The couple began behaving as private investigators soon after the wedding ceremony was over. Each began the intrusive behaviors looking through pocket books, clicking through one another’s cell phone memory, asking to share one another’s e-mail, and looking through photos on social media. Was the women she recognized at the wedding the same women to whom he had winked in a social media? Was that boy the same guy on her page and at the wedding? They both knew that the persons in question were cousins only. And yet the suspiciousness of the couple continued.
In a November 2010 article titled, “Why do close partners snoop? Predictors of intrusive behavior in newlywed couples”, published in the journal “Personal Relationships”, authors Charlotte D. W. Vinkers and colleagues report that among their sample of newlyweds:
- intrusiveness can destroy relationships
- perception of non-transparency is related to intrusiveness
- trust can regulate the relation between non-transparency and intrusiveness
- trust can ameliorate the detrimental effect of intrusiveness in relationships
Perception of the partner being forthright in the relationship becomes more important when there is desire for intimacy. And relationship satisfaction is linked to:
Satisfaction is the reward that may assure a lasting relationship.
Intrusiveness may be related to jealousy. And jealousy can be related to:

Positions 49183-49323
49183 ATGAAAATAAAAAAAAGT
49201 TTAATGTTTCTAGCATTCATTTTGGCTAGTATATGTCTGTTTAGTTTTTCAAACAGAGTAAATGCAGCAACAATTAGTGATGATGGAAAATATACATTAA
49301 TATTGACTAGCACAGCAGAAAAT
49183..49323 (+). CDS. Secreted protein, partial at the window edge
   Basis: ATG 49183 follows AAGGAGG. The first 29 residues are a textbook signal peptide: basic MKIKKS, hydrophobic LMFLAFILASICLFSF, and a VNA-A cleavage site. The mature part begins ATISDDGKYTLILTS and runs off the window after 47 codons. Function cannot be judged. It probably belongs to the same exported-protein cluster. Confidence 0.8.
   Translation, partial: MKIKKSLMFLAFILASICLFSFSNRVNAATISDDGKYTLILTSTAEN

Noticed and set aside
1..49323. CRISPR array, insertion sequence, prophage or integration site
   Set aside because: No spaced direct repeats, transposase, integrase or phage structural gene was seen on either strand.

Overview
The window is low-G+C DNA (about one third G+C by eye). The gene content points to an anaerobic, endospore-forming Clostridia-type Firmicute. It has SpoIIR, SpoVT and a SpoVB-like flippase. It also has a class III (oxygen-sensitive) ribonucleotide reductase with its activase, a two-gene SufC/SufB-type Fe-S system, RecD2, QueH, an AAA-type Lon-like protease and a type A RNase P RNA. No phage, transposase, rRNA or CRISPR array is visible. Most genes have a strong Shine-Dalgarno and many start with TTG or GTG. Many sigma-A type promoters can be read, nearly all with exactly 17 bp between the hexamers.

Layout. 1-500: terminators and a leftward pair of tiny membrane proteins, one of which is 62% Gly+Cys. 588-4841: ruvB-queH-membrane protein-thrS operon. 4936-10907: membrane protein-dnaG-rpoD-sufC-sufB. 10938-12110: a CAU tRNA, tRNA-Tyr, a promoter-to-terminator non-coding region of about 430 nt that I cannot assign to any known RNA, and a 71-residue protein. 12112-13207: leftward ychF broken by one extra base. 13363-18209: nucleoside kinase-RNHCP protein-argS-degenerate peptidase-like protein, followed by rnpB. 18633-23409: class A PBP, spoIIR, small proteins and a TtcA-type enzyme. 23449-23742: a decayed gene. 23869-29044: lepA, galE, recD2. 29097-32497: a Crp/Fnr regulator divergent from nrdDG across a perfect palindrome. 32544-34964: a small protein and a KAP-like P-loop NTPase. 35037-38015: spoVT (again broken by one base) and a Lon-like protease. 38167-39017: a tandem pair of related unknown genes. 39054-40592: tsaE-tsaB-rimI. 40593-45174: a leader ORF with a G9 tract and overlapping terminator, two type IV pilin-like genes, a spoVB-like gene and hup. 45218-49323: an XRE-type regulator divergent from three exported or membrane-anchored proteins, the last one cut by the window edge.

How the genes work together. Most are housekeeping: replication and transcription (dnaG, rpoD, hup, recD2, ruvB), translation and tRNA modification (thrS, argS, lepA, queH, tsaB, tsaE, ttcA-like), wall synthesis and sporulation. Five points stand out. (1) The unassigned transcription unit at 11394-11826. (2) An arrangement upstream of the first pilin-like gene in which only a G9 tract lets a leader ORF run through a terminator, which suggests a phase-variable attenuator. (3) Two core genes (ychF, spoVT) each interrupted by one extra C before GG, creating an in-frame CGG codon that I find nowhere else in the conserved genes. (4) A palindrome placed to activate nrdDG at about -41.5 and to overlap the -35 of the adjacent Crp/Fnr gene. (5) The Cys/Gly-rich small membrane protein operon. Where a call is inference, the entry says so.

- separation anxiety
- fear of abandonment
- fear of being cheated
Similar to intrusiveness, jealousy can reduce satisfaction and therefore reduce the chances of a long term relationship. The difference being that those who are jealous and demeaning, as opposed to intimate, are:
- more externally driven
- less fearful
- more in denial
In an article by Laura K. Guerrero that appears in the September 1998 issue of the journal “Personal Relationships” those with more preoccupations carry more negative affect and may be more intrusive.
Negative affect has been shown to have psychoimmunological consequences. One can presume that intrusiveness can have consequences for the body’s immunity. Those who are dismissive while jealous have:
- less fear
- less anxiety
- less depression
The physical consequences of anxiety and stress can include heart disease. The consequences of depression can include compromised immunity, may be cancer and heart disease. Jealousy combined with dismissive may be better than jealousy combined with being preoccupied or jealousy and intrusiveness combined. Following the title of this article may be the best alternative of the two.